Today was jam packed and we didn’t even make it to all our scheduled gatherings. Services at Mayanot were again lovely. There was a young lady whose family had come from South Africa for her bat mitzvah and the Rabbi spoke about her longer than the boy who was having bar mitzvah and read all the Torah! Yiscah – who has far more Chabad experience than I – was so moved and said she had never seen a Chabad Rabbi congratulate a girl on her bat mitzvah and commented on what a special place this minyan is. After services we had been invited to join the Shabbat table of Asher. Asher is a very interesting man who combines “Polish peasant food” with Japanese macrobiotic philosophy and cooking and holds a Shabbat lunch and “salon” each week. He also gives classes and has other events. Around the table were Jews from Australia, England and the US ( many who have made Aliyah and live in Israel now) as well as a young woman from Brazil who is here studying to convert. Each of us was asked to share something from our past week or a bit of Torah and the range of learning and insight around the table was as wide as the corners of the world represented. Again a magical experience and I hadn’t even made it to the 24 hour mark yet.

After lunch we scurried to another neighborhood to listen to a shi’ur (lesson) being given at the home of BatSheva – The Lady in Yellow. BatSheva is quite famous in Jerusalem, and beyond judging by the newspaper articles on her walls, for hosting these shi’urim each Shabbat as well as other acts of charity. The speaker was a 22 year old young man who is the grandson of a famous rabbi and already an impressive speaker and teacher at such a young age. At this point either jet lag or all the l’chaims at Asher’s had caught up with me and I was starting to fade fast. We had another invite for seudat shlishi (the third Shabbat meal) but decided instead to head back to our respective rooms for a much needed shluff (sleep) and to meet at my place later to eat the food from Friday instead.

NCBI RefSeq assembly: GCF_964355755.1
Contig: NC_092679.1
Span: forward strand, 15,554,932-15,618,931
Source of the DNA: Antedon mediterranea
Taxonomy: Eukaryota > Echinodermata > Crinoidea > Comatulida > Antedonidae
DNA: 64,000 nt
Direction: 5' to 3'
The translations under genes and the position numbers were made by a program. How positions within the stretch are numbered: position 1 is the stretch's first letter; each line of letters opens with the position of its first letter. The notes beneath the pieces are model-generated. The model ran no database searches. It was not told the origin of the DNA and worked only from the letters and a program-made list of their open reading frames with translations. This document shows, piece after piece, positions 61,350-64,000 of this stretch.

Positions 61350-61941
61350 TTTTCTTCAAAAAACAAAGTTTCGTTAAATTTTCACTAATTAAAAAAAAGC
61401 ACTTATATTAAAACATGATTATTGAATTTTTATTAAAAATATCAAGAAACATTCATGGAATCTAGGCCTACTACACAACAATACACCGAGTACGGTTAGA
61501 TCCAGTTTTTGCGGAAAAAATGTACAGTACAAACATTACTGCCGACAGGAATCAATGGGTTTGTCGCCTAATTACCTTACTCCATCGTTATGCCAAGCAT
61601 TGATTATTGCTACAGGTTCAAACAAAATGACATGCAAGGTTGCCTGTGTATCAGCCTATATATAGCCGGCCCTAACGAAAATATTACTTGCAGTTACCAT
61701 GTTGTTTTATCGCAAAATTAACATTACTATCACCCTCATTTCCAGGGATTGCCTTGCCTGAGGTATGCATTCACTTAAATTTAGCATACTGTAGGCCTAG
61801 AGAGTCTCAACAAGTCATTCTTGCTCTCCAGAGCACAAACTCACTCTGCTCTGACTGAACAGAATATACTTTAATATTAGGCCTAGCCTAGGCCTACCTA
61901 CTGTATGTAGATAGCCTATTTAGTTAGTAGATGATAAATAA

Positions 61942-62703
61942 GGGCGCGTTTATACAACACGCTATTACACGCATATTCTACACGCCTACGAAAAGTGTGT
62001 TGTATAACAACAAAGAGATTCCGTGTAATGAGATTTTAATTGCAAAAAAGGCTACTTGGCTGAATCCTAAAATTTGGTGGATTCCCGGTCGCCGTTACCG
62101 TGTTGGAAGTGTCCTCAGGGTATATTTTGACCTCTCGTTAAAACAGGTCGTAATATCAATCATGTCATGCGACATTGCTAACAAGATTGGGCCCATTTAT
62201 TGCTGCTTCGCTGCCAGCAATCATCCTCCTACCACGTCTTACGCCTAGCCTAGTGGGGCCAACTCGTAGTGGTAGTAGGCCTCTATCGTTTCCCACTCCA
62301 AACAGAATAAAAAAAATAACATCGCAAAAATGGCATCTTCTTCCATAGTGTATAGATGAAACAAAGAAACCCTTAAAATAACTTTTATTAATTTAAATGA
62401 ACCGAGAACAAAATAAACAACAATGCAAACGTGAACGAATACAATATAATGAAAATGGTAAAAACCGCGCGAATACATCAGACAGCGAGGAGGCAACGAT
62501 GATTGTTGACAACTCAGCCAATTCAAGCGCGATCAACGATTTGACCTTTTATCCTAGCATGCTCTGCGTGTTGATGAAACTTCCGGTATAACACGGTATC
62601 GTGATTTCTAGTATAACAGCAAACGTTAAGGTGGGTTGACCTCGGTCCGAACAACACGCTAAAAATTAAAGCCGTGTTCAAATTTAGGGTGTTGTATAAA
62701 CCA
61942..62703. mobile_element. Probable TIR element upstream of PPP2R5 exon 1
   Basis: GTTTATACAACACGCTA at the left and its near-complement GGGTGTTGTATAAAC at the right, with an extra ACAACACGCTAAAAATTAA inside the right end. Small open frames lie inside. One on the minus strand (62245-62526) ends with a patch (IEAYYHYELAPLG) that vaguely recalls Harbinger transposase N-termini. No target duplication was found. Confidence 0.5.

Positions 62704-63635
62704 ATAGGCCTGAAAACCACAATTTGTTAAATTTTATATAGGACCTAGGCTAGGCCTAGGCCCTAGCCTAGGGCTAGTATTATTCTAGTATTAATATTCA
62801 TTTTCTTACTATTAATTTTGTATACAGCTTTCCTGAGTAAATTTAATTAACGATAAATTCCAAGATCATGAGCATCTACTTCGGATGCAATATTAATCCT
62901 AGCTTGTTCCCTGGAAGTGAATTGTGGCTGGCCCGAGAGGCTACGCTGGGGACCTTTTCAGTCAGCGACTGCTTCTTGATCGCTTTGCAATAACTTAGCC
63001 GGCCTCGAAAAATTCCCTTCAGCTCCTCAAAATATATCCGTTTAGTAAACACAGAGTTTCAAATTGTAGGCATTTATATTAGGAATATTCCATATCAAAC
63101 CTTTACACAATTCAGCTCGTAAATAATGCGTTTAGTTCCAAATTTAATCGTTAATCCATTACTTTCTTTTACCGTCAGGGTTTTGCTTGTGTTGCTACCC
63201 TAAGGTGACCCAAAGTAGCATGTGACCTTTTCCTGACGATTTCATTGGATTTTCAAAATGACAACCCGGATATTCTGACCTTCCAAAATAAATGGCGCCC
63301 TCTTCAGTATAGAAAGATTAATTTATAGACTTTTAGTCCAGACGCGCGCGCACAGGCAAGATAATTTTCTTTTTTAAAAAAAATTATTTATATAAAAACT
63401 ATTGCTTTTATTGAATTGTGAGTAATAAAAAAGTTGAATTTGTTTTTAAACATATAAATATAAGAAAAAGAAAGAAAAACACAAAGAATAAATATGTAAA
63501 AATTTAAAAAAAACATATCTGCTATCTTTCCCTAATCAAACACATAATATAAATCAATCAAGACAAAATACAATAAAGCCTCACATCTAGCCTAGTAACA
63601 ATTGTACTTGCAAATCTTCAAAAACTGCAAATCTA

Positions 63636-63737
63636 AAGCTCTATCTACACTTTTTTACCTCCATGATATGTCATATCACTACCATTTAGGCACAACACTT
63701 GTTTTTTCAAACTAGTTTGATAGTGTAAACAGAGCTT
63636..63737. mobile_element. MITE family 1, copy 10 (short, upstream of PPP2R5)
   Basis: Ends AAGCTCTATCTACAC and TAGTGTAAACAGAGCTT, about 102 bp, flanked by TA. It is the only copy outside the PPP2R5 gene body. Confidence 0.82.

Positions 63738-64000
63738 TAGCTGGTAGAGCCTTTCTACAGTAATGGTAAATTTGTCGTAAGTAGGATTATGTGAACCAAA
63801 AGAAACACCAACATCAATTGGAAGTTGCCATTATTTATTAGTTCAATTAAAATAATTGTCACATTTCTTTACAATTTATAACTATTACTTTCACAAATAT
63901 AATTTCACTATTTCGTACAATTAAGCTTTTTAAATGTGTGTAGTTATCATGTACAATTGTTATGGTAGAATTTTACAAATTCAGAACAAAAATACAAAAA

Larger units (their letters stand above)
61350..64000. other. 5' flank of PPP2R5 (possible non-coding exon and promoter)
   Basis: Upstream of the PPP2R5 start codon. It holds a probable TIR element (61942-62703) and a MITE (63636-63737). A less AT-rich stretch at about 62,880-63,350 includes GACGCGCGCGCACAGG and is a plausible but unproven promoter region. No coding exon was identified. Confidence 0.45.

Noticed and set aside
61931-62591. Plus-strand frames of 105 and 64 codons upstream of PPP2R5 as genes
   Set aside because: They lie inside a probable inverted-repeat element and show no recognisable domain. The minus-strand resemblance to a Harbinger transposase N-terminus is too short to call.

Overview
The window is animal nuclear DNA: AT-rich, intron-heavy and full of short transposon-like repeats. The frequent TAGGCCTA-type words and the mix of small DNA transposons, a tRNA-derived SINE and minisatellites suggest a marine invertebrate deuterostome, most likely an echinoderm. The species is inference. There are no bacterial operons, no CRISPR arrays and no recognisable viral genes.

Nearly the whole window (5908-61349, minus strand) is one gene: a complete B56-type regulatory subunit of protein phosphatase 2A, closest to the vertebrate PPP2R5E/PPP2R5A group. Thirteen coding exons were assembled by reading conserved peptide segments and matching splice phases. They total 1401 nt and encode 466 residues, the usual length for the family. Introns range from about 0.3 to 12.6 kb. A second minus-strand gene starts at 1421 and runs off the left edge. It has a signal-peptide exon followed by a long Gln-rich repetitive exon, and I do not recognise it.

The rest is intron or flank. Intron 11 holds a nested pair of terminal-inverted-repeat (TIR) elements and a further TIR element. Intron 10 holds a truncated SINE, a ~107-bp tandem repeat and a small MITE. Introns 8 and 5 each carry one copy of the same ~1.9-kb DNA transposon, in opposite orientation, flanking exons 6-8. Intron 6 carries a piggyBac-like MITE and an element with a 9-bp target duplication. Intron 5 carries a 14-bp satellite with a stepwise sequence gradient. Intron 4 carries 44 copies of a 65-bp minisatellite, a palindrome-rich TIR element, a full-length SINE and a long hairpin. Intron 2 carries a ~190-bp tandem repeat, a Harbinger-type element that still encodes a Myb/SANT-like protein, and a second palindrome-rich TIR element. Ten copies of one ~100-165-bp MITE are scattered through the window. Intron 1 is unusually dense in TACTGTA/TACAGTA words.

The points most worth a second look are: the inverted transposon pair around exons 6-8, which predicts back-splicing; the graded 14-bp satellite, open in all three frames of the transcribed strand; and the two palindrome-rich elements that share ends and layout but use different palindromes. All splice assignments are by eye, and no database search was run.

In a fitting ending to this amazing and unforgettable Shabbat, we had a unique Havdalah. I did not think to bring my traveling Havdalah set and arrived after all the stores were closed Friday for Shabbat so I had not juice or wine or even milk in the house to use for the blessing. All I had was water and it is the one liquid over which you cannot make the blessing of Havdalah! We also did not have a multi-wicked candle or spices – pretty much everything you needed, we didn’t have. So, one cup of instant coffee, one packet of spiced tea and one modified tea light later, we were ready to say farewell to a blessed and holy Shabbat and look forward to a week that should, God willing, be half as full of new learning, new people and blessings. As I bid Yiscah farewell, I thanked her for such a blessed and amazing welcome to Jerusalem and told her that if I had to go home tomorrow, it would have been enough already.

Tomorrow will be much more mundane and filled with such trivialities as picking up my cell phone, getting some shekels and going shopping. Even these mundane things will feel less so done here where one can meet such beautiful people and feel so welcomed because it is Home. Perhaps after the glow of the holiness of this Shabbat wears off, I will share my thoughts about the young woman who was studying to convert – because even when one is home, or perhaps particularly when one is home, one gets to bask in the comforts as well as confront difficulties and differences of opinion.

It is now past midnight and I should get some sleep so I am ready to face whatever miracles tomorrow may bring here in Ir HaKodesh – the Holy City of Jerusalem.

B’vrachot – with blessings,


About nancesea

I live in Seattle with my husband Steve. I am an award winning Jewish educator, and primarily teach middle schoolers. My speciality is the Holocaust. My hobbies, when I have time, are reading, live music, and photography. I am passionate about teaching the lessons of the darkest periods history to help inspire my students to assure our future is brighter. Pre-Covid I used to travel yearly to Central and Eastern Europe to continue to learn about this history and make connections with educators there doing similar work. I hope you enjoy my writing on my travels, my learning and Jewish thought and practice. B'vrachot - with blessings - Nance

One response »

  1. Thank you for sharing this beautiful series of experiences. I know your six weeks in Israel will be life changing and energizing. Enjoy.